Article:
Health Insurance and the Supply of Entrepreneurs
AbstractSome commentators have suggested that the absence of portable health insurance impedes people from leaving their jobs to start new firms. We investigate this belief by comparing wage-earners who become self-employed during a given period of time with their counterparts who do not. By examining the impact of variables relating to the health insurance and health status of these workers and their families, we can infer whether the lack of health insurance portability affects the probability that they become self-employed. The evidence does not support the conjecture that the current health insurance system affects the propensity to become self-employed. Hence, whatever its other merits, there is no reason to believe that the introduction of universal health insurance would significantly enhance entrepreneurial activity.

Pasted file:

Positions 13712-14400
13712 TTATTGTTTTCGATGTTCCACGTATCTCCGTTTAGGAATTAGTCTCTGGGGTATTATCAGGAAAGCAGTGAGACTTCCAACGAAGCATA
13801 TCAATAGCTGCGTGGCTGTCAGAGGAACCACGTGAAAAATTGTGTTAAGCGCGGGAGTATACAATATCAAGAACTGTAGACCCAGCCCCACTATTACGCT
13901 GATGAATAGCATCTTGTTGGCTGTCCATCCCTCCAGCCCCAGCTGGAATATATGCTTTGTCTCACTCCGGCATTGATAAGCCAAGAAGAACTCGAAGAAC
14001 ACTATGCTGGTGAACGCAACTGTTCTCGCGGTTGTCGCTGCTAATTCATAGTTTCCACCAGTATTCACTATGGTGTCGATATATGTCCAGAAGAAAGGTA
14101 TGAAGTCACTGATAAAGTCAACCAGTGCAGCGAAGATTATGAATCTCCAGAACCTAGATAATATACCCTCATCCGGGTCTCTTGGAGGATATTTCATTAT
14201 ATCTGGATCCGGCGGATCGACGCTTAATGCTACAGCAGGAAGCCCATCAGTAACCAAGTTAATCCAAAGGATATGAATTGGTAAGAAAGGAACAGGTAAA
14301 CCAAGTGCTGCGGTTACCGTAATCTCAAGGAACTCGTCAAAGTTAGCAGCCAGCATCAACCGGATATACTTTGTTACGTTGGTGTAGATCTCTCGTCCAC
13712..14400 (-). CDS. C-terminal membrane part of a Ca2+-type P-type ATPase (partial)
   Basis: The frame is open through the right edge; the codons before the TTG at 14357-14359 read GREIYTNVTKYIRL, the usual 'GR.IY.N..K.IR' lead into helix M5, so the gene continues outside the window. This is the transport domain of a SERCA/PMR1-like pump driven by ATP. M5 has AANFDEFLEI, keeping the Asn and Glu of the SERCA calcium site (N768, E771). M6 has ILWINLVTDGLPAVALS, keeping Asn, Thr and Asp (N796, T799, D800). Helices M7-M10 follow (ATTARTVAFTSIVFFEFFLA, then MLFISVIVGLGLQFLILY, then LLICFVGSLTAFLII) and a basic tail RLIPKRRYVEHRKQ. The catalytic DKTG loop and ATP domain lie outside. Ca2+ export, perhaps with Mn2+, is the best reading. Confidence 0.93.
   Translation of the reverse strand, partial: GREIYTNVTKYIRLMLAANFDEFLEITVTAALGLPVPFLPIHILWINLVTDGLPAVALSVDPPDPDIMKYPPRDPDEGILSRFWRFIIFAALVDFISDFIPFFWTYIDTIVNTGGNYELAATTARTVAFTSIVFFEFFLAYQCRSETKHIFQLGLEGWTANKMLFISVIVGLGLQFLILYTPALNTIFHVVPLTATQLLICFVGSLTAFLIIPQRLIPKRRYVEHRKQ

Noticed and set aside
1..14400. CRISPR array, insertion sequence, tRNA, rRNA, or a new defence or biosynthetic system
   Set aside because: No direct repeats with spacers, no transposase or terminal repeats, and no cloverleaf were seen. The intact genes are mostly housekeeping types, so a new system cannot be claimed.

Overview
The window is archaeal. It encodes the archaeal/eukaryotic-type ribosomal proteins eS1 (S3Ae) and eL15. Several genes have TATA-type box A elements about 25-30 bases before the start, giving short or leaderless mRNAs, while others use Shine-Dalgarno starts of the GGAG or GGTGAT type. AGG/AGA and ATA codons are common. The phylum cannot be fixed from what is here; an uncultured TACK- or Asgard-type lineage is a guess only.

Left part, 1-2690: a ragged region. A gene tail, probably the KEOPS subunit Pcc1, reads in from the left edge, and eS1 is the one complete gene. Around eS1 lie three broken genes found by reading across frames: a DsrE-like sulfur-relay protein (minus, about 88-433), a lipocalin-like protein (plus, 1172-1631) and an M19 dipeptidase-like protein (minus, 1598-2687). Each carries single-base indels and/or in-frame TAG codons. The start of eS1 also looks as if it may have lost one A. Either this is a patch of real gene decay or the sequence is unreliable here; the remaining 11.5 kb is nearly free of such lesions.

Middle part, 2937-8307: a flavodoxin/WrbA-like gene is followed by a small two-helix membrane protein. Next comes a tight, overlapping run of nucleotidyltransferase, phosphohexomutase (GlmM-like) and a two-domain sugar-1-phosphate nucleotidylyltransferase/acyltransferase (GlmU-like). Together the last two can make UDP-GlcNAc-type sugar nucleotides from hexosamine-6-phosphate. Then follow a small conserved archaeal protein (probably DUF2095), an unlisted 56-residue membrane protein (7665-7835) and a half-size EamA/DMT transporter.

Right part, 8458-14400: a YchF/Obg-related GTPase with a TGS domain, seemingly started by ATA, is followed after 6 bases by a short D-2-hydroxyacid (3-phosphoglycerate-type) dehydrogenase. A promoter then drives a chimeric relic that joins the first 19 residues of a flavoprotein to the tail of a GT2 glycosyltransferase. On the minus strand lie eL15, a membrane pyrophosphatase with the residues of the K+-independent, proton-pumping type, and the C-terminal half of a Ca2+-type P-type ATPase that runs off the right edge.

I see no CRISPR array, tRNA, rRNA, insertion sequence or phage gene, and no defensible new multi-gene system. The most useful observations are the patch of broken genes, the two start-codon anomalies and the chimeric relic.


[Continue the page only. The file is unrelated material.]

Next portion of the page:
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Bibliographic InfoPaper provided by National Bureau of Economic Research, Inc in its series NBER Working Papers with number 4880.
Date of creation: Oct 1994
Date of revision:
Publication status: published as Journal of Public Economics, vol. 62, no. 1-2, pp. 209-235, (1996)
Note: HC LS
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Postal: National Bureau of Economic Research, 1050 Massachusetts Avenue Cambridge, MA 02138, U.S.A.
Web page: http://www.nber.org
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Other versions of this item:
- J6 - Labor and Demographic Economics - - Mobility, Unemployment, Vacancies, and Immigrant Workers
- I18 - Health, Education, and Welfare - - Health - - - Government Policy; Regulation; Public Health
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